We will quickly argue with the person the Lord is using to teach us.
We will not take the time to consider their point, read the Scriptures they are sharing, pray to God about what they are saying
We will get angry
We will become argumentative about nitpicky points and not pay any attention at all to the spirit of what it being said
We will change the topic and leave the truth that was shared with us laying in the dirt….rotting like yesterday’s manna
We might even be tempted to use name-calling and other childish tactics to make the person stop sharing with us.
We might even do all this with God if He is trying to teach us directly.
In other words, we will practically sweat pridefulness.
It will NOT be pretty. And who will suffer?
“My people are destroyed for lack of knowledge. Because you have rejected knowledge, I also will reject you from being priest for Me; because you have forgotten the law of your God, I also will forget your children.” (Hosea 4:6)
Taking the reality of this verse into the new covenant of grace we can see that refusing to be teachable might cost a Christian spiritual opportunities (sometimes even ministries) and will harm their spiritual and/or physical children.
This is a serious issue and important enough for me to teach about today. This has been on my heart for a long time and is not a result of anything that has happened recently. It has ALWAYS been a problem for God’s people.
So, today’s encouragement is for us to choose to be teachable – moment by moment.
There are happy results for those who are teachable. Let me summarize a few of these that I found while researching this topic.
People who are teachable both experience and model:
1. Openness to other people. This has all kinds of practical benefits as far as Christian service is concerned.
2. Self-acceptance and a desire to grow personally and spiritually, and to do this in relationships with other people.
3. An inquisitive mind that can sort, process, and integrate information. We start seeing the connective tissue between verses, passages and God’s ideas.
4. An appreciation of the nature of Scripture and God’s wisdom.
5. A life that builds relationships and isn’t lived alone and afraid of people.
6. An understanding of how spiritual growth happens.
7. A willingness to pursue a goal of value and a desire to constantly grow and change with God’s help and guidance.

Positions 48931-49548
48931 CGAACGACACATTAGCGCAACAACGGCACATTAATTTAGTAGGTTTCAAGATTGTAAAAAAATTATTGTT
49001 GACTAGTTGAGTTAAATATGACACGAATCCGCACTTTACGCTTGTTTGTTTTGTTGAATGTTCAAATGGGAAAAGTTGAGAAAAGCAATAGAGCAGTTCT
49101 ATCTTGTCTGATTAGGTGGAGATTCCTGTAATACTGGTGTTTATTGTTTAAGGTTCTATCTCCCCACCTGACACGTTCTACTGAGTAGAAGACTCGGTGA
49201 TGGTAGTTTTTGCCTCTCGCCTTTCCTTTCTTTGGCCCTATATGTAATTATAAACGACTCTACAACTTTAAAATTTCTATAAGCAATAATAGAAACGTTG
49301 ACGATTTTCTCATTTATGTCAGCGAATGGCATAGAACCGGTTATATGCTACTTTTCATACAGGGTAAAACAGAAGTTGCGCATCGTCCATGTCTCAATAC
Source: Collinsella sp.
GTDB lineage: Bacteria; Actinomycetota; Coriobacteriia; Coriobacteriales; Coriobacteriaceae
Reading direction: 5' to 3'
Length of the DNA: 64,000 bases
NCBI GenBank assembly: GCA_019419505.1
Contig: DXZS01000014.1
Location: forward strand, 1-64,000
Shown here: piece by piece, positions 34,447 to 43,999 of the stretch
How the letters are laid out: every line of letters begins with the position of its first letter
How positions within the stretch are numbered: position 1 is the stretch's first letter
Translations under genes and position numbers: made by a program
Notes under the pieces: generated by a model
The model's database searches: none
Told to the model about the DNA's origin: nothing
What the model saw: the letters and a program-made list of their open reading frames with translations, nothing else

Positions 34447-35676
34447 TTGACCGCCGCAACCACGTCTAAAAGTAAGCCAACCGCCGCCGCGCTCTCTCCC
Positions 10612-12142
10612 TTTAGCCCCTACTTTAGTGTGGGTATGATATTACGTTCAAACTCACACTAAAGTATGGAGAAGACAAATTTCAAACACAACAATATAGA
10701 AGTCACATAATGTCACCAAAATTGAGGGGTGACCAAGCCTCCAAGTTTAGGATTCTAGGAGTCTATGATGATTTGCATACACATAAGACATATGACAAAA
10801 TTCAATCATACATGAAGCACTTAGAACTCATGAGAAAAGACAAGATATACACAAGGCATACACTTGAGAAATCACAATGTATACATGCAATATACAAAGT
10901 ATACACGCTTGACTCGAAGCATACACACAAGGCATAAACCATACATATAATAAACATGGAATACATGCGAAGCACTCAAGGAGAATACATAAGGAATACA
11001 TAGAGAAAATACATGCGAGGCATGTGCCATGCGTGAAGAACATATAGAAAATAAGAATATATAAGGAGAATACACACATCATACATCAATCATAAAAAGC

In our Christian lives, in order to be spiritually healthy and productive it is necessary to remain teachable.
May each of us always remain teachable!
Here are some things God’s Word has to say about people who allow themselves to be taught:
“Give instruction to a wise man, and he will be still wiser; teach a just man, and he will increase in learning.” (Proverb 9:9)
“The fear of the LORD is the beginning of wisdom, and the knowledge of the Holy One is understanding.” (Proverb 9:10)
“Whoever loves instruction and correction loves knowledge, but he who hates reproof is like a brute beast, stupid and indiscriminating.” (Proverb 12:1)
Wow! Remember: Mike McInerney did not say that anyone was stupid and indiscriminating (in other words, unable to make distinctions between good and bad or truth and lies) or like cattle. I didn’t say that.
I quoted God’s thoughts on people who hate being corrected and taught. That’s what He sees.
As I close this article, I want to point out that there are really only two choices here.
Either we choose to walk in humility and allow ourselves to be corrected, taught and guided in such a way as we will continually cooperate with God as He completes the good work in us that He started when we were saved and placed in Christ
Or, we choose to be stubborn and proud, unteachable and risk losing opportunities to be everything we can be in the Kingdom of God and to risk being not chosen by Him to do things for Him.
Happily, it has been my experience that most of those I have known in the Body of Christ have at least tried to be teachable. These have experienced something that I call “The Incredible Value of Being Teachable.”
They will never hear the Lord say this about them:
"You stiff-necked and uncircumcised in heart and ears! You always resist the Holy Spirit; as your fathers did, so do you.” (Acts 7:51)
Most Christians seem to not actively resist the Lord like that but if this teaching has touched something in you – if the Holy Spirit is convicting you of having been in any way unteachable over the years there is something you can do about it today:
Repent about that - change your mind - turn around so that the sins of being proud and unteachable “may be wiped clean and so that times of refreshing may come from the presence of the Lord” (Act 3:19)
We all want to hear Jesus shout the same sentence over us when we meet Him face to face:
“Well done, My good and faithful servant!”
This is one way we can cooperate with Jesus, the Author and Perfecter of our faith, to help ensure that happens.
Pastor Mike McInerney
Mike McInerney Ministries, Inc.
© December 31, 2016 (from a “sermon” I taught in September 2014)
(For use with permission)